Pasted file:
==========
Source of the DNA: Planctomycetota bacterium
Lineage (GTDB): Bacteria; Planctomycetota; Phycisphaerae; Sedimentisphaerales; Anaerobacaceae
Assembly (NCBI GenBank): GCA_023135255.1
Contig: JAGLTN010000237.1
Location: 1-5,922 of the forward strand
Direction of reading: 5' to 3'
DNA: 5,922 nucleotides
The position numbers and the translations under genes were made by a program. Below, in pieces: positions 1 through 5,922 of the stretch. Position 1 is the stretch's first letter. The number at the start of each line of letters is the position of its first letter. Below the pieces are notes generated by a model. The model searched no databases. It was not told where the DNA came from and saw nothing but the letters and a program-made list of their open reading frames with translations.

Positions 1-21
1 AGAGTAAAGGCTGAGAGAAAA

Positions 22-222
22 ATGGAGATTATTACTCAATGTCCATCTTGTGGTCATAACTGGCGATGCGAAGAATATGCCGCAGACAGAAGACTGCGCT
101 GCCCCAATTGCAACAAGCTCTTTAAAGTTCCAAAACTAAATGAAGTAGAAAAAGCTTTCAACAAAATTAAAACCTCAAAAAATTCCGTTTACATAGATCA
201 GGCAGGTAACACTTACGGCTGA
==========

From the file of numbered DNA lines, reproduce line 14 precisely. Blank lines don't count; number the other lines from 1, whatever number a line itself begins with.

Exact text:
201 GGCAGGTAACACTTACGGCTGA